Wednesday, March 13, 2013

Andromeda - She Who Waits (Updated)


Image: Andromeda - Digital - 2006, DS
Litany Against Fear - 1965, Frank Herbert


"In Frank Herbert's 1965 novel Dune, the Bene Gesserit are a secretive matriarchal order who have achieved somewhat superhuman abilities through physical and mental conditioning and the use of the drug melange. Under the guise of humbly "serving" the Empire, the Sisterhood is in fact a major power in the universe, using its many areas of influence to subtly guide mankind along the path of their own plan for humanity's future."

- Wiki entry for "Bene Gesserit"



If serenity is the flip-side of fear, then that might explain why my 2006 image,"Andromeda", came to mind recently. But, it's hard to say, because Andromeda was a muse-generated image, and, in that tradition, no pre-meditation was involved, nor significance implied. I simply knew when my work was correct, incorrect, and when it was finished - not consciously what it represented.

In keeping with muse tradition, the name "Andromeda", itself, was spontaneously given. But, figuring it might be a clue to where I want to go with this post - as I came to the conclusion I should post the image -  I did my obligatory pre-post web-search.

The Greek myth of Andromeda, itself, told me nothing. A damsel in distress is saved by a hero, in this case Perseus... eventually begets his spawn, and then is transformed into a heavenly body: the "Chained Maiden". *

That story.

Regarding the Andromeda galaxy (see video below), while there are a couple of anomalies (see here and here), the most remarkable thing about it is the possibility it may crash or merge with our own Milky Way in about 4.5 billion years.**

Perhaps that's what "she who waits"  is waiting for...







Originally, my own take on the image, was that it reminded me of an icon of some extraterrestrial - or, perhaps, futuristic posthumanist - religious figure. Something along the lines of Frank Herbert's Bene Gesserits from his 1965 sci-fi (or, better yet, "psi-fi") novel Dune.

Then again, I created my own female ET religious order at some point in the early 1970's, for a sci-fi children's story: the Makyrr. The Makyrr were an avian race, originating from somewhere in the constellation of Lyra, who seeded a number of habitable planets with a variety of organic life. Andromeda, however, is not a representation of a Makyrr, who wore winged headdresses and had more bird-like features.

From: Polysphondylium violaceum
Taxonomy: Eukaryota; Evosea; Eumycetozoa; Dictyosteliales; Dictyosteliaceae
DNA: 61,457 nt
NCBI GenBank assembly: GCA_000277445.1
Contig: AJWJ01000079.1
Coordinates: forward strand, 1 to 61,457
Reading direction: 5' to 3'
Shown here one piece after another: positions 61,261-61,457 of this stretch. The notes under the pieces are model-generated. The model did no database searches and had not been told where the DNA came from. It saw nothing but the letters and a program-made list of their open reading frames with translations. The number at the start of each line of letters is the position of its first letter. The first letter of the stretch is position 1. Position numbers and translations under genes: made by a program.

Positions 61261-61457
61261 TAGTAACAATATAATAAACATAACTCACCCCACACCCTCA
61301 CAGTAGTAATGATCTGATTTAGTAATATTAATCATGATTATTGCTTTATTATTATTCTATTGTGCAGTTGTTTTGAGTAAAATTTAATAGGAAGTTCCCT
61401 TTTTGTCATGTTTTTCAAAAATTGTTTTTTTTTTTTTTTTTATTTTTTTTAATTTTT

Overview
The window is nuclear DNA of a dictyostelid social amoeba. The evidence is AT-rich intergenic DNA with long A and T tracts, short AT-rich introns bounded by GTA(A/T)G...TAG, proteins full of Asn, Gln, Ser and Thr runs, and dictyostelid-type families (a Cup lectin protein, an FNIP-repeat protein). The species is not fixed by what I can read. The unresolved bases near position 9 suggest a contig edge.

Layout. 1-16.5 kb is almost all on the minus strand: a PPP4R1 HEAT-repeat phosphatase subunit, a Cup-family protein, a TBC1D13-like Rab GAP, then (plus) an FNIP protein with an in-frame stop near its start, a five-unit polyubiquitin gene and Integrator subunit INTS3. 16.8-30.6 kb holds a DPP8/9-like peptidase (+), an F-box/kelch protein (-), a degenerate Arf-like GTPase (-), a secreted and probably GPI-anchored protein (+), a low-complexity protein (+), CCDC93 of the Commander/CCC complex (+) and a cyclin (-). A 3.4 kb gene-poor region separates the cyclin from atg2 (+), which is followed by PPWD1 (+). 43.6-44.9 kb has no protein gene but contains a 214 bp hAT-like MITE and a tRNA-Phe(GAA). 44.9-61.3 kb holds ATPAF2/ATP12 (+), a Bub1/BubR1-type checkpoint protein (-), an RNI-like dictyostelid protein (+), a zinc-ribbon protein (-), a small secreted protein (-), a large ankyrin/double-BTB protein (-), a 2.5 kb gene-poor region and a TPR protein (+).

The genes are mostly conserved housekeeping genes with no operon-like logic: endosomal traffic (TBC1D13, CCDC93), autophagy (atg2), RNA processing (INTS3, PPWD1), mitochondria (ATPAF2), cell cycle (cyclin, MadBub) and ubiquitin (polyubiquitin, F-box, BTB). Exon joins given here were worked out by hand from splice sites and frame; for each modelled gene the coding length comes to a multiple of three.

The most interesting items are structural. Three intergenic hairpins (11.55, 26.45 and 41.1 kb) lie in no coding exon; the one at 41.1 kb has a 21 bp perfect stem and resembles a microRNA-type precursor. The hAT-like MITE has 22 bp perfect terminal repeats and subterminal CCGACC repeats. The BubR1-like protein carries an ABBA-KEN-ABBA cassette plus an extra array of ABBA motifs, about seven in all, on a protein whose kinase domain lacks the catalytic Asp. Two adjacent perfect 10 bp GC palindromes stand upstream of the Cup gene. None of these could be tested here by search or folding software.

Then, I got to thinking about female religious orders... but, specifically those of fiction and fantasy, and utterly unrelated to Christian nunneries and the like (i.e., those orders devoted to the prevalent patriarchal dogma). And, it came to me that perhaps many women unconsciously enfold their own inner Bene Gesserit; a subliminal response to the male deities, male saviors and male excuses for the subjugation of the female gender, with which women been conditioned since infancy.

And then the eureka moment arrived when my cousin, with whom I'm staying - and who is, apparently, Catholic - mentioned that a new Catholic pope was being designated today. Ah, said I...  so, there you have it... Andromeda, the perfect, heretical response. So serene, she's like the still point on an axis... silently smiling... waiting... waiting.


Bene Gesserit Litany Against Fear
(an incantation)

"I must not fear.
Fear is the mind-killer.
Fear is the little-death that brings total obliteration.
I will face my fear.
I will permit it to pass over me and through me.
And when it has gone past I will turn the inner eye to see its path.
Where the fear has gone there will be nothing.
Only I will remain."

- Frank Herbert, Dune, 1965


P.S. Incidentally, there may have been a female pope at one point in history, illustrated as one of the major arcana cards of the earlier tarot decks: see Pope Joan.


*  Interestingly, the name "Andromeda" actually translates from the Greek into: "ruler of men".

** (Update: 6/7/13) Then again, according to this recent article, Andromeda already has collided with the Milky Way in the long past!

***

10/13/15 Update: 
I've just exchanged the Andromeda image for the Litany Against Fear/Andromeda mash-up you now see at the beginning of the post. Recently, I printed it out and hung it on the wall by my computer. Feel free to do the same.




4 comments:

  1. Reminds me of my short story collection, which is essentially about what happens when Andromeda stops waiting.

    Been thinking along these lines all day. I think my inner Bene Gesserit needs a vodka by this point though! Great post on tapping the feminine divine consciousness, and the Andromeda image is beautiful.

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  2. Thanks, T.; I think my inner BG will join yours! Cheers! ;-)


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  3. I adore this image -- she exhibits, most superbly, that inner totalness of tranqulity and serenity. Everything in this image works so well to lend that effect of grace.

    Well done!

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  4. Thank you, Bob!
    There's an almost therapeutic silence surrounding Andromeda... but, I think it's in large part due to her closed eyes. Open eyes tend to be noisier, tend to dominate and confront. Closed eyes allow for some projection via the spectator, or, in this case, a kind of zen.



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